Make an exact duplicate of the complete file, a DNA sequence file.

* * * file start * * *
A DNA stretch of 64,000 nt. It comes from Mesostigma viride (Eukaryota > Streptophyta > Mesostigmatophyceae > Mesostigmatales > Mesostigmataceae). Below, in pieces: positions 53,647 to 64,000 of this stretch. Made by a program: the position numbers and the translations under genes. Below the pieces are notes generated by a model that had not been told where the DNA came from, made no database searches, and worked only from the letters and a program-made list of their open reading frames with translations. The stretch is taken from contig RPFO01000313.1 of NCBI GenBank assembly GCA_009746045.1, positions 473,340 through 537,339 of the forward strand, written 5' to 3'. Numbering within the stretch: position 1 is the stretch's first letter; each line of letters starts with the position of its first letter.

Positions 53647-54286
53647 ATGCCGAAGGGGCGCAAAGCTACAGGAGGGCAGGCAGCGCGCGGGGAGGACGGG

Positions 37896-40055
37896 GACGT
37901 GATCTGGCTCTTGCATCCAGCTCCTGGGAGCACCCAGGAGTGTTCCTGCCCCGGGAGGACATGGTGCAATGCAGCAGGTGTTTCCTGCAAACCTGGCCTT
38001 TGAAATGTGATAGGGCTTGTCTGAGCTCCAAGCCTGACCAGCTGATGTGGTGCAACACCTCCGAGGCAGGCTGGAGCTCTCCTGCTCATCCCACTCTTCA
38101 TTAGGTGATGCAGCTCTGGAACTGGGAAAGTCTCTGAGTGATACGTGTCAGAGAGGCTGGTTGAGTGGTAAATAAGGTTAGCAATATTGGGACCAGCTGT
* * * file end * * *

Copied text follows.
A DNA stretch of 64,000 nt. It comes from Mesostigma viride (Eukaryota > Streptophyta > Mesostigmatophyceae > Mesostigmatales > Mesostigmataceae). Below, in pieces: positions 53,647 to 64,000 of this stretch. Made by a program: the position numbers and the translations under genes. Below the pieces are notes generated by a model that had not been told where the DNA came from, made no database searches, and worked only from the letters and a program-made list of their open reading frames with translations. The stretch is taken from contig RPFO01000313.1 of NCBI GenBank assembly GCA_009746045.1, positions 473,340 through 537,339 of the forward strand, written 5' to 3'. Numbering within the stretch: position 1 is the stretch's first letter; each line of letters starts with the position of its first letter.

Positions 53647-54286
53647 ATGCCGAAGGGGCGCAAAGCTACAGGAGGGCAGGCAGCGCGCGGGGAGGACGGG

Positions 37896-40055
37896 GACGT
37901 GATCTGGCTCTTGCATCCAGCTCCTGGGAGCACCCAGGAGTGTTCCTGCCCCGGGAGGACATGGTGCAATGCAGCAGGTGTTTCCTGCAAACCTGGCCTT
38001 TGAAATGTGATAGGGCTTGTCTGAGCTCCAAGCCTGACCAGCTGATGTGGTGCAACACCTCCGAGGCAGGCTGGAGCTCTCCTGCTCATCCCACTCTTCA
38101 TTAGGTGATGCAGCTCTGGAACTGGGAAAGTCTCTGAGTGATACGTGTCAGAGAGGCTGGTTGAGTGGTAAATAAGGTTAGCAATATTGGGACCAGCTGT